[0040] Furthermore, in the control system, the charging voltage of the capacitor can be varied by varying the duty ratio or the amplitude of the pulse signal. Accordingly, when the sensor resistance of the gas sensor element varies due to environmental factors, the duty ratio, for example, of the pulse signal is varied appropriately in order to prevent large biasing of the potential at the operating point, thereby maintaining the potential within an appropriate range. Thus, variation in the potential at the operating point associated with variation in the concentration of the specific gas can be reliably determined. Similarly, even when sensor properties vary among gas sensor elements, the duty ratio, for example, of the pulse signal is varied appropriately in order to prevent biasing of the potential at the operating point, thereby maintaining the potential within an appropriate range. Thus, variation in the potential at the operating point associated with variation in the concentration of the specific gas can be determined.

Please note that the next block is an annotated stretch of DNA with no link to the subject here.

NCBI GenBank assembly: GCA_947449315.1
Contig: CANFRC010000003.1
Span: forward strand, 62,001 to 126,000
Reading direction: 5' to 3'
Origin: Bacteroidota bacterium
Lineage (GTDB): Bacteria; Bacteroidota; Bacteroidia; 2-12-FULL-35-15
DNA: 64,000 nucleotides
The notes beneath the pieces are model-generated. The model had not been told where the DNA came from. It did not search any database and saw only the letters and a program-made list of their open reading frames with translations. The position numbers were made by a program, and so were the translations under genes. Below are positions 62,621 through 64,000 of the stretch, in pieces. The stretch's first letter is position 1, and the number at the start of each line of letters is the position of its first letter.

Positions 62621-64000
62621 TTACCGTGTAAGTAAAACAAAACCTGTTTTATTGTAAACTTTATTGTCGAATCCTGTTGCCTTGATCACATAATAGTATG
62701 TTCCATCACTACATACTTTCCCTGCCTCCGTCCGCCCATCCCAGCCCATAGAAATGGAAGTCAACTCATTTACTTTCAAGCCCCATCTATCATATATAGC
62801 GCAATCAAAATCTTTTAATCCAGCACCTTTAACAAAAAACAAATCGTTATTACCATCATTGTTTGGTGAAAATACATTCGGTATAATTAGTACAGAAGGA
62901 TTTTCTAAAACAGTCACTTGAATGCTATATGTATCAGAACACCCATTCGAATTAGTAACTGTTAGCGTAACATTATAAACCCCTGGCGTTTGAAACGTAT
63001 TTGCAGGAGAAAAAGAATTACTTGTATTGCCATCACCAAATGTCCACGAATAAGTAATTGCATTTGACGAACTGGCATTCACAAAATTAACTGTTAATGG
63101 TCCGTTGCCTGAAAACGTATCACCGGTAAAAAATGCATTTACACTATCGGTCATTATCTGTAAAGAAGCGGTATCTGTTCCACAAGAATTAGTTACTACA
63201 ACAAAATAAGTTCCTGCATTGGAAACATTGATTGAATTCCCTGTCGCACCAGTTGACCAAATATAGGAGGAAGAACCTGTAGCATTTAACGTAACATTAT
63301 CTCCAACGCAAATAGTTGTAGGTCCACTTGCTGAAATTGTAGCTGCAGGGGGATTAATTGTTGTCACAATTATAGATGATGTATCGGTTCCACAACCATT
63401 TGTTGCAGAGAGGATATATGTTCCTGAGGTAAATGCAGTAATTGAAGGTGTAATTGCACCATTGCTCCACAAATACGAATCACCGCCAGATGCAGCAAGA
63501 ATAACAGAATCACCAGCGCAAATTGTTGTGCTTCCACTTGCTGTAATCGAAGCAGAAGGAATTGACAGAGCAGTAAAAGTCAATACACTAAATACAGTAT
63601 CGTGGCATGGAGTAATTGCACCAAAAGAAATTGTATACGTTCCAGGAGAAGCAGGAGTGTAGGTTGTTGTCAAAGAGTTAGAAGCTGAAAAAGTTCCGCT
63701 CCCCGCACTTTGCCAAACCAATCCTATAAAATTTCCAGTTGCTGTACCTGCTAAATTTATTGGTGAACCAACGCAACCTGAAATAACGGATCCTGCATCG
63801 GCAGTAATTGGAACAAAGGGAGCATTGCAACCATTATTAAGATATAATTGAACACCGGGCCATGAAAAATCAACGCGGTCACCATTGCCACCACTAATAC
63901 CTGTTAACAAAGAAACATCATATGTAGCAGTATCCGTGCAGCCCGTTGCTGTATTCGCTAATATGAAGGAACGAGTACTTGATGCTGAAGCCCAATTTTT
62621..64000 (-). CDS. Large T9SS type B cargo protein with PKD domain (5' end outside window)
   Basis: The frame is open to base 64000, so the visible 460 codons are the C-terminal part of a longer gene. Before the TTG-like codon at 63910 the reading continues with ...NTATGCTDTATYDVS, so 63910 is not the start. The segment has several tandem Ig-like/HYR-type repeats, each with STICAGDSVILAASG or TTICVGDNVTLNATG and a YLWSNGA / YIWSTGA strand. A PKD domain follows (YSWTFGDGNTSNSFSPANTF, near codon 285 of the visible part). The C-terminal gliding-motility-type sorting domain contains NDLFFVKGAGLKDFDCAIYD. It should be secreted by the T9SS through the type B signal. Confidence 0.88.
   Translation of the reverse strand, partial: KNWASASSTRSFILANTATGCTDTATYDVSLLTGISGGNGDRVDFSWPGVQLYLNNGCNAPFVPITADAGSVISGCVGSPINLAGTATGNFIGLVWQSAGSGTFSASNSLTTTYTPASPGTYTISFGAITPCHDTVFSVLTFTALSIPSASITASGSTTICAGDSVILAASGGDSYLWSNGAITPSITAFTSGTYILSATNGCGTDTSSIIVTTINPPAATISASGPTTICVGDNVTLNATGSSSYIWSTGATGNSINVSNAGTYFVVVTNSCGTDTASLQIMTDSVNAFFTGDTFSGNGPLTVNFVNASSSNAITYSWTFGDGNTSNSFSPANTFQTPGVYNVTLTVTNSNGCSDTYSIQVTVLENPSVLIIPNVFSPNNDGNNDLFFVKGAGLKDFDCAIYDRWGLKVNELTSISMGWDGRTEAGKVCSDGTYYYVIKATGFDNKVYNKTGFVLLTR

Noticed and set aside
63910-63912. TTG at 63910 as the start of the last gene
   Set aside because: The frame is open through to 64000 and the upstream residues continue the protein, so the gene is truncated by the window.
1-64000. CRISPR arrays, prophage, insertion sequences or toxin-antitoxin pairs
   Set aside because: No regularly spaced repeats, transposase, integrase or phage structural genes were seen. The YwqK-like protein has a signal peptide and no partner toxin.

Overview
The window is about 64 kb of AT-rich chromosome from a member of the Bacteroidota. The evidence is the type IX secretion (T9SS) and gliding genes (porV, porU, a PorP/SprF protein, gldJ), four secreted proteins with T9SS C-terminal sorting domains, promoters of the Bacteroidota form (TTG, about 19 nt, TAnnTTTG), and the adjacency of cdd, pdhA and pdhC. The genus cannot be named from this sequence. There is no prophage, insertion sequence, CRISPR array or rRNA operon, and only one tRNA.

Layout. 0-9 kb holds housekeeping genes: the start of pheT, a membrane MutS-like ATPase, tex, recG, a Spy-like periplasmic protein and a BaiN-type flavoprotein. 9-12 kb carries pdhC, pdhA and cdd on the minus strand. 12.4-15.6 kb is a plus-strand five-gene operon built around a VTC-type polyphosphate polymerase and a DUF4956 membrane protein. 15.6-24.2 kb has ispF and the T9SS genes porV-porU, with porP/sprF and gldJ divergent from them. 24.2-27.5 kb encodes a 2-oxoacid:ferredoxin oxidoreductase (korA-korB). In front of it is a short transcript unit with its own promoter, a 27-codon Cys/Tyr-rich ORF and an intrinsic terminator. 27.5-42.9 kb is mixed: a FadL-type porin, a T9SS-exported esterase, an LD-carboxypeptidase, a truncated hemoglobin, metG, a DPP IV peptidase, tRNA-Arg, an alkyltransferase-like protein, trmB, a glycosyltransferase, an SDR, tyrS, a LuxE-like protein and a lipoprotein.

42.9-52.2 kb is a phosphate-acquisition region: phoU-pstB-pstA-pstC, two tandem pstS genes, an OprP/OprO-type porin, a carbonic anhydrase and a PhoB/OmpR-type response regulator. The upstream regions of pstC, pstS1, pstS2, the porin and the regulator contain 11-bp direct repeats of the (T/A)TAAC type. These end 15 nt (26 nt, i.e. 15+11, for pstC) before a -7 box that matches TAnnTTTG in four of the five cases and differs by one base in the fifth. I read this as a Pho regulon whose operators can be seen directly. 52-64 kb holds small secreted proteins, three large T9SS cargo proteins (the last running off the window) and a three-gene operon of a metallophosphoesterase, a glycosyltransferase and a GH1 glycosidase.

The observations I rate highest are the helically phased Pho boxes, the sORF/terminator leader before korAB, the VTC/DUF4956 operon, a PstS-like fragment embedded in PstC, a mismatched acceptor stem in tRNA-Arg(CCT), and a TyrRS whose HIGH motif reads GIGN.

[0041] The present invention still further provides a control system for a gas sensor element whose sensor resistance varies with the concentration of a specific gas, comprising: a pulse input point into which a pulse signal is input in a repetitive waveform having a first potential state and a second potential state; a capacitor; a charging circuit for charging the capacitor at a first time constant via a SD series circuit comprising the gas sensor element and a first diode, which is connected to the gas sensor element in series, during a period when the pulse signal in the first potential state is input to the pulse input point; a discharging circuit for causing the capacitor at a second time constant via a RD series circuit comprising a resistor and a second diode, which is connected to the resistor in series, and connected to the SD series circuit in parallel, during a period when the pulse signal in the second potential state is input to the pulse input point; and a control circuit. The control circuit comprises a microcomputer; and an A/D converter circuit into which is input a potential at an operating point located at one end of the capacitor, which potential varies with the sensor resistance of the gas sensor element. The control circuit is connected to the pulse input point of the charging circuit and outputs the pulse signal.